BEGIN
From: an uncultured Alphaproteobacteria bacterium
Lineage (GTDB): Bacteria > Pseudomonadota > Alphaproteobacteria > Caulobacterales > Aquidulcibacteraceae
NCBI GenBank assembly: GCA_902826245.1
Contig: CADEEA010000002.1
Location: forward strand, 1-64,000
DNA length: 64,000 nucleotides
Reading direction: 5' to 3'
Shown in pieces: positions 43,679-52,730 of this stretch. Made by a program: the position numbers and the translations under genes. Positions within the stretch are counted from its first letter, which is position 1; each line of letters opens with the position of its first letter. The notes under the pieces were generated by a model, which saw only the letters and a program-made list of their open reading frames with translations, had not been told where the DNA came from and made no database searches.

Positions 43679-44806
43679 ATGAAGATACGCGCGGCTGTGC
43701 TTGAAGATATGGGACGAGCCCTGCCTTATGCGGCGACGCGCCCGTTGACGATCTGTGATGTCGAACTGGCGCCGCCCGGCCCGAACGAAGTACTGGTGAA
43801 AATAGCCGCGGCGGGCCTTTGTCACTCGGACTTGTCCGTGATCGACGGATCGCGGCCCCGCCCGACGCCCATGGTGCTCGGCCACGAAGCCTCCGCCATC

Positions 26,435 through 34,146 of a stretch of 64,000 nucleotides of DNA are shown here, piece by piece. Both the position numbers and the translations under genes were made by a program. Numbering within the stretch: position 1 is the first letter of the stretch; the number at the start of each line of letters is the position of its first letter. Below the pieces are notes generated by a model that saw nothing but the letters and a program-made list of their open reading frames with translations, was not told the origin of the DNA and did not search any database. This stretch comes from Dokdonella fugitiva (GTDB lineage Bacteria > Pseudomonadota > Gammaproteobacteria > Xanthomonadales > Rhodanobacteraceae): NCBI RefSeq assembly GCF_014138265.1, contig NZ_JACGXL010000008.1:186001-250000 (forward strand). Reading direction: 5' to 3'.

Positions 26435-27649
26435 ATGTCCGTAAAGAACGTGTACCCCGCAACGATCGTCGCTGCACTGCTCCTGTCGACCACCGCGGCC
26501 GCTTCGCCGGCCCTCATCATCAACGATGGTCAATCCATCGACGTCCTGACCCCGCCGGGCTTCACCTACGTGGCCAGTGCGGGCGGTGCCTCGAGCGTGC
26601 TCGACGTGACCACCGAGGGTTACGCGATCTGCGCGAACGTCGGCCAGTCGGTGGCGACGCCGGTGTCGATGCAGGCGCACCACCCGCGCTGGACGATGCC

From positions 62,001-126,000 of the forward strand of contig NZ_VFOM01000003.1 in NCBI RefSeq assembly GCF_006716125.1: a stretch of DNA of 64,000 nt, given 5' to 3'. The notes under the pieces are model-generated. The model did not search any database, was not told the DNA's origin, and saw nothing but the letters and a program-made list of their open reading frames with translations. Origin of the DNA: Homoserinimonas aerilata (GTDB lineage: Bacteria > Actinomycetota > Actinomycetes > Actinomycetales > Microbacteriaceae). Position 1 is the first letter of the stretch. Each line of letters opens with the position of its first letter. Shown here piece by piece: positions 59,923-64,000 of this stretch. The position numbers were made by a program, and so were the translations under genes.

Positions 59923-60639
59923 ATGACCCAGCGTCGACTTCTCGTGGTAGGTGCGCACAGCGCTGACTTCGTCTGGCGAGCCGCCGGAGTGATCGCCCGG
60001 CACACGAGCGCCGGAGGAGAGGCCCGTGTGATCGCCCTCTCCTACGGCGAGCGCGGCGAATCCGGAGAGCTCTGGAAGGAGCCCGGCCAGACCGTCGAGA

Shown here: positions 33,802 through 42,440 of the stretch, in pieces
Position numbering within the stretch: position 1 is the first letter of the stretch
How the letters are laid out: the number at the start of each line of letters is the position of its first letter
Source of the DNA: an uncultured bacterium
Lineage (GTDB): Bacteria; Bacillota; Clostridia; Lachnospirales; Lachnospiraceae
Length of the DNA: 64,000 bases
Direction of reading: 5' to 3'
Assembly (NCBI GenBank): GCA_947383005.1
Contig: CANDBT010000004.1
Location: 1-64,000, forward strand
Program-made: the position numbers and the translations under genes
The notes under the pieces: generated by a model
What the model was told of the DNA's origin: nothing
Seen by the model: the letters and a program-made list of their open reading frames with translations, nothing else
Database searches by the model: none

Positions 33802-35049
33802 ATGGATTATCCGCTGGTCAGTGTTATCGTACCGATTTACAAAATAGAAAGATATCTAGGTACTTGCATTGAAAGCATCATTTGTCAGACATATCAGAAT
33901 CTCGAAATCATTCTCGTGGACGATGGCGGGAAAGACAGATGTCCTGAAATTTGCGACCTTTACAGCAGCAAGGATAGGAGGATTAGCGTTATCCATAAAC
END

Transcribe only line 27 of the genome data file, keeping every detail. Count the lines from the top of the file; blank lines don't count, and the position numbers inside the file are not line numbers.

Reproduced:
Length of the DNA: 64,000 bases